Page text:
Large-scale analysis of the security of cryptographic keys
Cryptographic algorithms are considered provably secure due to their strong mathematical foundation. Notwithstanding, real-life application of cryptographic algorithms and protocols continues to fail. These failures are frequently due to low entropy, faulty library implementation, and Application Programming Interface (API) misuse. Biases introduced during the generation process incorporate distinct bit patterns in RSA cryptographic keys allowing their attribution, thus endangering their advertised security. This thesis proposes a novel attribution approach to link cryptographic keys to their originating libraries based on moduli’s characteristics. We analyze over 6.5 million generated keys and show that only a few of these characteristics are enough to achieve a 75% accuracy in the attribution of individual keys to their originating library. Also, depending on the library, our approach is sensitive enough to pinpoint the corresponding major, minor, and build release information for several libraries with accuracy levels between 81% and 98%. We further explore the attribution of SSH keys collected from publicly facing IPv4 addresses proving that our approach differentiates individual libraries of RSA keys with a 95% accuracy.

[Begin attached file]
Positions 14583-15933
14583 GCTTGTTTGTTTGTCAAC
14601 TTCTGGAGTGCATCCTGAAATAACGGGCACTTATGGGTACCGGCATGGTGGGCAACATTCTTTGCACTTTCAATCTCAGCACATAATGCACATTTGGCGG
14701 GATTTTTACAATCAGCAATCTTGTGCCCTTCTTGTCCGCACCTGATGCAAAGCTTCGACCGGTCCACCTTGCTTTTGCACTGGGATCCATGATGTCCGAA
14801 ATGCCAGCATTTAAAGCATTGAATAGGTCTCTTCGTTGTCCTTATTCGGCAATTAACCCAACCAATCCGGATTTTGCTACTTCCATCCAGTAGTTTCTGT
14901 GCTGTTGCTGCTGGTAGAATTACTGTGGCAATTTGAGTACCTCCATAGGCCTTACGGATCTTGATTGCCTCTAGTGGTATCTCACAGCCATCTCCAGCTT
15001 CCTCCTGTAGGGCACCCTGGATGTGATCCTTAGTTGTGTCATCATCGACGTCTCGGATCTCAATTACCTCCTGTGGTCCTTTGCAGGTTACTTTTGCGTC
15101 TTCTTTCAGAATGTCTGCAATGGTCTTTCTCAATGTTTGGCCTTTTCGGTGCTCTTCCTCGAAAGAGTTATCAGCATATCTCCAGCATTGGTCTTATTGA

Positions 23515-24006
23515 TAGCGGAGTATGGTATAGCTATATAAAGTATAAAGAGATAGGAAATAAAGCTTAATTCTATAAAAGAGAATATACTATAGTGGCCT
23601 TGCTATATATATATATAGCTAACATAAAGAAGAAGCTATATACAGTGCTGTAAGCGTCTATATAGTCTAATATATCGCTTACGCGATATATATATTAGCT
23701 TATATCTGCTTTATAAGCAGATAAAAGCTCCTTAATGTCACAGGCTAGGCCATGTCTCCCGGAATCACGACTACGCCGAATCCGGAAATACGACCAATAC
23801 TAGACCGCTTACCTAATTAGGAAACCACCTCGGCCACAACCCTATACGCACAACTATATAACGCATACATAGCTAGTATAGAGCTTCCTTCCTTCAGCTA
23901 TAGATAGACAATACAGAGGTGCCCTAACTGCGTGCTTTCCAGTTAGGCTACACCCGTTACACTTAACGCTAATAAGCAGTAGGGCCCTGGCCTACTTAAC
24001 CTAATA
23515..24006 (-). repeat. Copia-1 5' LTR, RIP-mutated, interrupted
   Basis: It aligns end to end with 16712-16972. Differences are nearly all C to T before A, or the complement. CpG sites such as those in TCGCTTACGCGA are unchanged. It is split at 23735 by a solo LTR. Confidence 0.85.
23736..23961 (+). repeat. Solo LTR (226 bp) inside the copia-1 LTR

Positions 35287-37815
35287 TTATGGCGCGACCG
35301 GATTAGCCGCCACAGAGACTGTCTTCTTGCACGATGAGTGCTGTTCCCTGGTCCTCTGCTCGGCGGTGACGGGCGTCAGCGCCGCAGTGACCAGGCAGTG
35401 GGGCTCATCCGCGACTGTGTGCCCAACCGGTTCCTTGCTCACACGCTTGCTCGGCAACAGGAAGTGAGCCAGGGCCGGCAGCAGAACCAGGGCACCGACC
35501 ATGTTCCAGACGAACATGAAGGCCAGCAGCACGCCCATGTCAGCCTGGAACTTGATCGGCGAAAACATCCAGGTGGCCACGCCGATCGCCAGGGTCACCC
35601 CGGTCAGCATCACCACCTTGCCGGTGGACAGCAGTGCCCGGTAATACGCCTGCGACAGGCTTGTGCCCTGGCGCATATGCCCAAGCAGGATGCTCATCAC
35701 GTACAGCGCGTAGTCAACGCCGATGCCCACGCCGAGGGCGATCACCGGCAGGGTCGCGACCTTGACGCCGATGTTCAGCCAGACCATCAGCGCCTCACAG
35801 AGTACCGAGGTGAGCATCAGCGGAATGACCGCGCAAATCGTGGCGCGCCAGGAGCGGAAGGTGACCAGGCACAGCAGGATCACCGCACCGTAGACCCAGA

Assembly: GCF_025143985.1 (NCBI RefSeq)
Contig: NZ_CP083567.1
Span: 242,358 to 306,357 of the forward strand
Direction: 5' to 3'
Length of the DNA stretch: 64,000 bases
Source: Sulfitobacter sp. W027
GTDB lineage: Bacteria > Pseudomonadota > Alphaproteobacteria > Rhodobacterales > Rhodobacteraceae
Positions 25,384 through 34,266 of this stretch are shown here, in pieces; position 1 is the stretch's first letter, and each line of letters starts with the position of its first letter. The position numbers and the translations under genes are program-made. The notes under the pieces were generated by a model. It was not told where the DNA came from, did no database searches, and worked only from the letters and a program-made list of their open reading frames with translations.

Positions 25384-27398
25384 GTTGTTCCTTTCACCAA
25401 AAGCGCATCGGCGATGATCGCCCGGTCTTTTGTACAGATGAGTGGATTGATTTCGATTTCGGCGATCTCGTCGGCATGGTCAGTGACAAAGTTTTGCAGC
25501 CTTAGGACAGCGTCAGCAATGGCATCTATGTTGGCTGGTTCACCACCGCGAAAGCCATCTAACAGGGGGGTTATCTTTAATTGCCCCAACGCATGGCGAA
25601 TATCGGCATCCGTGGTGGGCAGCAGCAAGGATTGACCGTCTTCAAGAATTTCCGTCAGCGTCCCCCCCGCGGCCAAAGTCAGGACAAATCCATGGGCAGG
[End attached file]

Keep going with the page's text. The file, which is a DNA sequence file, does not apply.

Public-Key Cryptography, RSA, Cryptography, Attribution, Machine Learning
Master of Science (M.Sc.)